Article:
Danny Bowman addresses Durham Union on mental health

Last week, our mental health spokesperson, Danny Bowman addressed the Durham Union on mental health and the important work Parliament Street is doing to make progress in this important area.

Danny touched upon the serious barriers in which stop people from receiving quality mental health treatment in our NHS. He alluded to long waiting-times a large factor in the deterioration of individual’s mental health. He talked about the importance of timely treatment that can support people at the start of their mental health troubles instead of waiting for it to intensify arguably costing more money to the economy, with the need for more sophisticated treatment.

Danny spoke about the research Parliament Street had done on mental health. He discussed the recent research which showed that UK police forces were dealing with more than 195,000 mental health incidents in one year alone. He added that Parliament Street research showed that Accident and Emergency departments in the United Kingdom had dealt with over 160,000 mental health related incidents in 2016. He said how he believed such research showed that other public services were picking up the pieces from the lack of investment in mental health services. Although, he did allude to the fact that progress has been made by the current government, but stressed a cross-party solution is needed to solve the current crisis.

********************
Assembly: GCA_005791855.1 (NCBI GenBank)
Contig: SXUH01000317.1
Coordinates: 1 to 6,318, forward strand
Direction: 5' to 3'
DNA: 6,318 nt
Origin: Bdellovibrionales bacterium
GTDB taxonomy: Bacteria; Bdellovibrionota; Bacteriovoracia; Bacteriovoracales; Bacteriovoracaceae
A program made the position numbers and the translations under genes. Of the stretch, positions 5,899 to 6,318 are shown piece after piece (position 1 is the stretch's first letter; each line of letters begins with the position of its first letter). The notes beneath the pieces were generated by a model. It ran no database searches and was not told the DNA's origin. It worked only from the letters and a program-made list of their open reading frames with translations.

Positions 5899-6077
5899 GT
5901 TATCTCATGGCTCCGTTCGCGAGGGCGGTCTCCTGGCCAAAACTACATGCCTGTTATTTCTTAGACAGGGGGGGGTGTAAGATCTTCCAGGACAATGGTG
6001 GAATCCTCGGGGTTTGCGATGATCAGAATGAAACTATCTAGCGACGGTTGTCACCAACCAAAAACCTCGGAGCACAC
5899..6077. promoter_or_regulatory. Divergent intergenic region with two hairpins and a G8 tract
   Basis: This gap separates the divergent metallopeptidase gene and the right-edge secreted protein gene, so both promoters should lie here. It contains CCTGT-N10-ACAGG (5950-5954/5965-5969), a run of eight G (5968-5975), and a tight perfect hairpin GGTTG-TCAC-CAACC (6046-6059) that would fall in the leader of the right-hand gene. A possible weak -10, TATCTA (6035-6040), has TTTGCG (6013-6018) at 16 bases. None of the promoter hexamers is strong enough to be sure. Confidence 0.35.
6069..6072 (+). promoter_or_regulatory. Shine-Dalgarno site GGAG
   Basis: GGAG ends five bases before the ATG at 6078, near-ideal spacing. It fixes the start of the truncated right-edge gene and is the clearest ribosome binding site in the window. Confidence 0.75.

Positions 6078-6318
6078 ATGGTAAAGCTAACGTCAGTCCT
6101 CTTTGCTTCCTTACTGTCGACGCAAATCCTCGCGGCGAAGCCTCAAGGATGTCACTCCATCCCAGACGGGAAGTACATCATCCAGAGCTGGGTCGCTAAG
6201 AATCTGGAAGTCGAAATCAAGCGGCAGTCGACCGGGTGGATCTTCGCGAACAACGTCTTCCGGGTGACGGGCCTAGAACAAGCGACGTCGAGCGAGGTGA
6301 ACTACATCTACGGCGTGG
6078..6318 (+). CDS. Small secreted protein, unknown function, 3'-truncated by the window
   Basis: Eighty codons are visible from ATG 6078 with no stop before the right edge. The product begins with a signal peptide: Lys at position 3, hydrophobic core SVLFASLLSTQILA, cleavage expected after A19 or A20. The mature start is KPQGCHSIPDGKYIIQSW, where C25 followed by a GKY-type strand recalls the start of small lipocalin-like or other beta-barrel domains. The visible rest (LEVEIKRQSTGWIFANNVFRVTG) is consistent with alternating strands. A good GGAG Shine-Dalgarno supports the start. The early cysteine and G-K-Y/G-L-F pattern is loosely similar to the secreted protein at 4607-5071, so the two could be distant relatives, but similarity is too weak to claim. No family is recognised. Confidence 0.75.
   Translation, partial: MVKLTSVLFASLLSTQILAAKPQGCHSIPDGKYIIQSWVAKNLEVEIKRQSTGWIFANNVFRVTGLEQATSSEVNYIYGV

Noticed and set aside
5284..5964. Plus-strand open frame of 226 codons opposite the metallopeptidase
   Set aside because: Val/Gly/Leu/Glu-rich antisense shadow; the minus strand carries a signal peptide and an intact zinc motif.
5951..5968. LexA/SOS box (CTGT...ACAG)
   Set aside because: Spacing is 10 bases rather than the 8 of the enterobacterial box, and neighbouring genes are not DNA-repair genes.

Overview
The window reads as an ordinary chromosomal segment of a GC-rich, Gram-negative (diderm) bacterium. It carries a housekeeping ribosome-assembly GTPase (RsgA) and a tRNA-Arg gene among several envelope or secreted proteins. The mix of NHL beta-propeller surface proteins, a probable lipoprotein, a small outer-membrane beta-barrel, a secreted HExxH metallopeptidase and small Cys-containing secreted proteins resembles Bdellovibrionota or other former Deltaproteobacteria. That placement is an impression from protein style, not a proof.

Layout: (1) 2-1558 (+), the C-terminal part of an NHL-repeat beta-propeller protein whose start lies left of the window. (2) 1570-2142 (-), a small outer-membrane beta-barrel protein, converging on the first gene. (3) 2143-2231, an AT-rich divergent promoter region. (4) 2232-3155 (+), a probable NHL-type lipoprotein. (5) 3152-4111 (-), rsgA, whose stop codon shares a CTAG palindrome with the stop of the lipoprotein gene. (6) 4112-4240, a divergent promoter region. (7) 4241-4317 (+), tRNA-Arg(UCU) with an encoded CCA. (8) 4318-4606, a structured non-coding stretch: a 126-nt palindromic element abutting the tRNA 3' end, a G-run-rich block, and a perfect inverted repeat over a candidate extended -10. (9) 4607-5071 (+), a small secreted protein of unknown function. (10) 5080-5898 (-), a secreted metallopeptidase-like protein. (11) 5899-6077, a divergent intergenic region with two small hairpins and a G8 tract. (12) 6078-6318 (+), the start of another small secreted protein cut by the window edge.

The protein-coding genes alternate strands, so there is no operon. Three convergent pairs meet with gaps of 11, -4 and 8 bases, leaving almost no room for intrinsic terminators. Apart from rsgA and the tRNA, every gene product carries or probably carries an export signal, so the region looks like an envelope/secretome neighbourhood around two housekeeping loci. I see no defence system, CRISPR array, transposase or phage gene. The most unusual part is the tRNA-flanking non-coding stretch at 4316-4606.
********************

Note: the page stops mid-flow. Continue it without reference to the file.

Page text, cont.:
Danny delivered the argument, that an invest to save model could solve the mental health crisis. He alluded to the fact that the (Centre for Mental Health, 2010) declared bad mental health cost the United Kingdom economy £105.2billion a year. He believes an investment over a 10 year period of £1 billion each year could change the tide on this issue.

Danny finished by showing through his own story that mental health provision works. He talked about how he started with no qualifications when leaving school at 16. Now, at the age of 23, goes to University of York, works for Parliament Street, Vice-chair of a national eating disorders charity and has run an international campaign shows that anything is possible when good mental health provision is implemented, adding ‘I’m nothing special, there are thousands of young kids that could achieve their potential with adequate mental health treatment’.


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